The process of corporatizing America’s public schools took a leap forward recently with New York City Mayor Michael Bloomberg’s nomination of Cathleen P. Black to become the chancellor of the city’s public schools. Black currently serves as the chairwoman of Hearst Magazines (a division of the Hearst Corporation) and has no background in educational leadership, policy, or anything else that might reasonably be seen as relevant preparation for heading the largest public school district in the nation. Her own children did not even attend public schools. Unfortunately, with his nomination, Bloomberg – a former businessperson himself – has made his vision of where our schools are headed unapologetically clear. What is more unnerving is that plenty of influential people share this vision, and have for some time.
For decades now, our public schools, particularly those with concentrated urban poverty, have been increasingly infused with corporate culture – from the language embedded in curriculums to the expected learning outcomes of students.* Consequently, the distinction between administrators and managers has been muddied. When a publishing executive becomes a mayor’s candidate to head a city’s schools, it leaves one to reflect on whether the distinction even continues to exist in the minds of some decision-makers.
Fortunately, however, not everybody has gone along with the mayor’s concerning decision. And the resistance is not just philosophical but legal, as well. According to state law, the New York City public school chancellor is required to hold a certificate in educational leadership as well as have at least three years of experience working in schools. Ms. Black has neither. To circumvent this pesky statute, however, Bloomberg and Black are seeking a waiver, which is allowed under the law for “exceptionally qualified persons.” Meanwhile, the mayor has even gone so far as to suggest that this law be abolished. Nevertheless, “only two of the eight members of an advisory panel [state education commissioner] Dr. Steiner appointed to evaluate Ms. Black’s background unconditionally endorsed her bid for a waiver,” according to the New York Times.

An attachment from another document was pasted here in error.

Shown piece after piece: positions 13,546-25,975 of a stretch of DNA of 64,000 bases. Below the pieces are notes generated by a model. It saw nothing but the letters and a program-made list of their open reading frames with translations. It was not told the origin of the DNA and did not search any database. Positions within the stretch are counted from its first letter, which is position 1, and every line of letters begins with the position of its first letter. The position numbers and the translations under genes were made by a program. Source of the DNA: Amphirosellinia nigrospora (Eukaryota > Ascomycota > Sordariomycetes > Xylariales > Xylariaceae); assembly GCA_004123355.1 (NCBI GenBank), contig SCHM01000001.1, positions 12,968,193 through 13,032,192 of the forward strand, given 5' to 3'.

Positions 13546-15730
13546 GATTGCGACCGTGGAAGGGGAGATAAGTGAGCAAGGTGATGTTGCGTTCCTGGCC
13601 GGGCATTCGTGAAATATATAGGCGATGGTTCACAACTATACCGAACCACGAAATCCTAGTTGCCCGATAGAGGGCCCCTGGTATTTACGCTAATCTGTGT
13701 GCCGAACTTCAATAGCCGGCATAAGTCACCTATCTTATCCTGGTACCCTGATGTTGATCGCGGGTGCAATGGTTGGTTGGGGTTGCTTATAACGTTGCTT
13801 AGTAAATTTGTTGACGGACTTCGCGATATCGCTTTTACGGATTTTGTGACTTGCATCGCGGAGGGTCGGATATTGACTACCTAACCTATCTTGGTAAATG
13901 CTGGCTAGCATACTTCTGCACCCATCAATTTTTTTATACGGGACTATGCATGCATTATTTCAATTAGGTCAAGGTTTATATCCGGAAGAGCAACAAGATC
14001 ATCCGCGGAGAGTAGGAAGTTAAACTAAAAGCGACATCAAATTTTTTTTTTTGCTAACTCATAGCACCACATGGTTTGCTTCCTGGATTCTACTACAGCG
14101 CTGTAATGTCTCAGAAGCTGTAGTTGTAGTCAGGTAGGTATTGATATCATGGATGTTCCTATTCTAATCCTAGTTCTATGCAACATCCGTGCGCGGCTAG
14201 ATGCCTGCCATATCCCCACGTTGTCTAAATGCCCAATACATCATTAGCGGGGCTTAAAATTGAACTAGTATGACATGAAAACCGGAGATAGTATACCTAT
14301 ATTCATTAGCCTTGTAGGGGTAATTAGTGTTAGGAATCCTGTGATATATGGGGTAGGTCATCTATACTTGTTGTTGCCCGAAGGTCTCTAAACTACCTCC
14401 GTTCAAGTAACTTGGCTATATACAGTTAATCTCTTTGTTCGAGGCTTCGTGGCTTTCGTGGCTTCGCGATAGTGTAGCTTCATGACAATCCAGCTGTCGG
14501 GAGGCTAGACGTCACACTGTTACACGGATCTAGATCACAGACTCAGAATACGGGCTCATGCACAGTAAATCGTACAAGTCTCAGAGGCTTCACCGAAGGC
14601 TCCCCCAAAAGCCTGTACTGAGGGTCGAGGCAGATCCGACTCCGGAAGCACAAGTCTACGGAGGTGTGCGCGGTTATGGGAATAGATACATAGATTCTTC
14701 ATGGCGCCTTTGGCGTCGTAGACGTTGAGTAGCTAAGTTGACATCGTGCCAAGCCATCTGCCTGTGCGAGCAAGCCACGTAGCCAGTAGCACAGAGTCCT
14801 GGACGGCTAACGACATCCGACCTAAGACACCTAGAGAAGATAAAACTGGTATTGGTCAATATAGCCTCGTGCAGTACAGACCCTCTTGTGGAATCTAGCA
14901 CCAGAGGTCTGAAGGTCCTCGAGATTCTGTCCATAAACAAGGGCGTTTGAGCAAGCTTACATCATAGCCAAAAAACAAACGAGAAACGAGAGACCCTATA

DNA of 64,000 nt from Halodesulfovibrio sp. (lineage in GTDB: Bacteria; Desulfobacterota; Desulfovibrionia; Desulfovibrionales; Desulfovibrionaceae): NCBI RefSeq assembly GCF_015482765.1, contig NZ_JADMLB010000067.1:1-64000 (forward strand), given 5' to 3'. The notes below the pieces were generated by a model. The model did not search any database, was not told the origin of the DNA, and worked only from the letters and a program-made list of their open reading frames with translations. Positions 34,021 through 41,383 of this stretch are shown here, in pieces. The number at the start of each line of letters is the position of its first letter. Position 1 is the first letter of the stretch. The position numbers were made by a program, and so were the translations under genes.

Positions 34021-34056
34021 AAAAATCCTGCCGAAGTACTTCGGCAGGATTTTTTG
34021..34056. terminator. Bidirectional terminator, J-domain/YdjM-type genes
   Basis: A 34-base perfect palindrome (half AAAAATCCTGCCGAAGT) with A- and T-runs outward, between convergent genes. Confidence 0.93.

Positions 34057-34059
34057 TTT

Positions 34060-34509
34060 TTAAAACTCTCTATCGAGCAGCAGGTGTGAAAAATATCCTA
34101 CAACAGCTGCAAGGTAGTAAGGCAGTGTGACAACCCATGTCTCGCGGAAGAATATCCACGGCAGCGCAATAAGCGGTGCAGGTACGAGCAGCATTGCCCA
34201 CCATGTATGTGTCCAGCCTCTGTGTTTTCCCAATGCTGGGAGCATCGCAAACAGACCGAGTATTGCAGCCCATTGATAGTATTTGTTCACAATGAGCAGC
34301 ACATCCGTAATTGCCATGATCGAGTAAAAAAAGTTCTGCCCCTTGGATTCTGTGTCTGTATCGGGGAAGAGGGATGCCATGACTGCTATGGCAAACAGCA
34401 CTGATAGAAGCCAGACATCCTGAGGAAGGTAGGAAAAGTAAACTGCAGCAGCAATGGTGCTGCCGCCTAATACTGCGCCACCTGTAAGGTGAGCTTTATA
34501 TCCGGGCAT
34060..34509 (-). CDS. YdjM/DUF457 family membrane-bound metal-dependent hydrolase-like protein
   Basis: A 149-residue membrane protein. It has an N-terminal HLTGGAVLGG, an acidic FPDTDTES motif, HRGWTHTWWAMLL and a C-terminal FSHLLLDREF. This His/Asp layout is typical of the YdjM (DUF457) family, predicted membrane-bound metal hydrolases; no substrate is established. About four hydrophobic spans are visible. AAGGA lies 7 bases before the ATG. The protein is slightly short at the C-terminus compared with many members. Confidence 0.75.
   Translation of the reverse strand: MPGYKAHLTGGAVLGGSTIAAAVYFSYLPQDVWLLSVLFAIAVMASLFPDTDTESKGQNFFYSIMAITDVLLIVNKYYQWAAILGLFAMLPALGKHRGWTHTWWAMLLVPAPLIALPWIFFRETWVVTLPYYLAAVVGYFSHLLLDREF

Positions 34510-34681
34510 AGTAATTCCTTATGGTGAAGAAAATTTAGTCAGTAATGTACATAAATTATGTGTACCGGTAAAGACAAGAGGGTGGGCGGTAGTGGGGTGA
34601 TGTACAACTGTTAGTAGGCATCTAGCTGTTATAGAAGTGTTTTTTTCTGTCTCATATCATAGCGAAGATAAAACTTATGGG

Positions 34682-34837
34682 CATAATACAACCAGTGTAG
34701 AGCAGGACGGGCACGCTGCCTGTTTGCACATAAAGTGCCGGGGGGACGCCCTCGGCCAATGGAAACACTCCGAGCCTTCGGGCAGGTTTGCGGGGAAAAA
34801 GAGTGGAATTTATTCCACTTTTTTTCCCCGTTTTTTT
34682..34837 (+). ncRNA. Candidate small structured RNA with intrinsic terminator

Pockets of resistance have emerged among parents, too. Petitions have begun to make the rounds and a recent Quinnipiac University poll showed a majority of New Yorkers opposed to Ms. Black’s potential appointment. Yet as many parents have organized against the nomination, Dr. Steiner’s office has reportedly been inundated with calls and letters in support of Ms. Black – from business executives to celebrities and other elites with no ties to the school system such as the parents have. It will remain to be seen whether or not the mayor even acknowledges the parents’ concerns.
It is interesting to remember that New York’s outgoing chancellor Joel I. Klein (picked by Bloomberg in 2002) also came from the business world. Part of the difference, though, is that Bloomberg was still riding a wave of popularity following his election and New Yorkers were ready to try a new type of leadership for their public schools. But after eight years of Mr. Klein, the idea of another chancellor more familiar with a boardroom than a classroom seems considerably less acceptable.
The decision will most likely be made within the next few days. I can only hope that the voice of the people is heard by Mayor Bloomberg; if not, then the state education commission should protect this school district and deny the waiver. Either way, an appointment of Cathleen Black to this position would set a troubling precedent for urban school districts nationwide.
*For more reading on corporate culture in our poor, urban schools, I recommend Jonathan Kozol’s well-known The Shame of the Nation (2005).